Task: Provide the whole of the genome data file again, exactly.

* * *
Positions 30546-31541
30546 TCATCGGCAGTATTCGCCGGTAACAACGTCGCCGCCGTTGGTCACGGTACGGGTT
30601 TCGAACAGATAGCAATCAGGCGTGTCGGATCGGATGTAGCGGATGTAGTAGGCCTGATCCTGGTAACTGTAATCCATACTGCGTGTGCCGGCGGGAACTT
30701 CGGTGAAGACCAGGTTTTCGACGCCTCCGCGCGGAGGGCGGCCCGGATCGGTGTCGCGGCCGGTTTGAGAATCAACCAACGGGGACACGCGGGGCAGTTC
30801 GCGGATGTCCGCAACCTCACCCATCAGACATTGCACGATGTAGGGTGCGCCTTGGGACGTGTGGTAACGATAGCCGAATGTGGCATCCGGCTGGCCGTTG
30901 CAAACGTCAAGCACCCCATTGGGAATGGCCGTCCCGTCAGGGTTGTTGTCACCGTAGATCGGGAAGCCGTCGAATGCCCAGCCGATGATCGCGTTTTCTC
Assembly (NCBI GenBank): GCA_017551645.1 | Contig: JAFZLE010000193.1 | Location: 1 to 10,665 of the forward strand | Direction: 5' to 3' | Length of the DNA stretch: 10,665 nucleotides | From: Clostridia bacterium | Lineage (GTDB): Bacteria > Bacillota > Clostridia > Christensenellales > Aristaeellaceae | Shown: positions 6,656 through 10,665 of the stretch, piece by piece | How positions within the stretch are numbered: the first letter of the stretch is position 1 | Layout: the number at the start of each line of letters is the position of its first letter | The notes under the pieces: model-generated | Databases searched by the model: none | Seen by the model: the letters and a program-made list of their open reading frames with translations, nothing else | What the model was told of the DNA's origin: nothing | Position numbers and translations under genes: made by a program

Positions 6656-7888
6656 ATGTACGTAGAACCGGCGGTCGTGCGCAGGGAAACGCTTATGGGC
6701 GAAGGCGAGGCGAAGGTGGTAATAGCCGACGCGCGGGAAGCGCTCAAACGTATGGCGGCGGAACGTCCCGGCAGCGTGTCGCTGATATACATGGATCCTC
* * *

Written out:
Positions 30546-31541
30546 TCATCGGCAGTATTCGCCGGTAACAACGTCGCCGCCGTTGGTCACGGTACGGGTT
30601 TCGAACAGATAGCAATCAGGCGTGTCGGATCGGATGTAGCGGATGTAGTAGGCCTGATCCTGGTAACTGTAATCCATACTGCGTGTGCCGGCGGGAACTT
30701 CGGTGAAGACCAGGTTTTCGACGCCTCCGCGCGGAGGGCGGCCCGGATCGGTGTCGCGGCCGGTTTGAGAATCAACCAACGGGGACACGCGGGGCAGTTC
30801 GCGGATGTCCGCAACCTCACCCATCAGACATTGCACGATGTAGGGTGCGCCTTGGGACGTGTGGTAACGATAGCCGAATGTGGCATCCGGCTGGCCGTTG
30901 CAAACGTCAAGCACCCCATTGGGAATGGCCGTCCCGTCAGGGTTGTTGTCACCGTAGATCGGGAAGCCGTCGAATGCCCAGCCGATGATCGCGTTTTCTC
Assembly (NCBI GenBank): GCA_017551645.1 | Contig: JAFZLE010000193.1 | Location: 1 to 10,665 of the forward strand | Direction: 5' to 3' | Length of the DNA stretch: 10,665 nucleotides | From: Clostridia bacterium | Lineage (GTDB): Bacteria > Bacillota > Clostridia > Christensenellales > Aristaeellaceae | Shown: positions 6,656 through 10,665 of the stretch, piece by piece | How positions within the stretch are numbered: the first letter of the stretch is position 1 | Layout: the number at the start of each line of letters is the position of its first letter | The notes under the pieces: model-generated | Databases searched by the model: none | Seen by the model: the letters and a program-made list of their open reading frames with translations, nothing else | What the model was told of the DNA's origin: nothing | Position numbers and translations under genes: made by a program

Positions 6656-7888
6656 ATGTACGTAGAACCGGCGGTCGTGCGCAGGGAAACGCTTATGGGC
6701 GAAGGCGAGGCGAAGGTGGTAATAGCCGACGCGCGGGAAGCGCTCAAACGTATGGCGGCGGAACGTCCCGGCAGCGTGTCGCTGATATACATGGATCCTC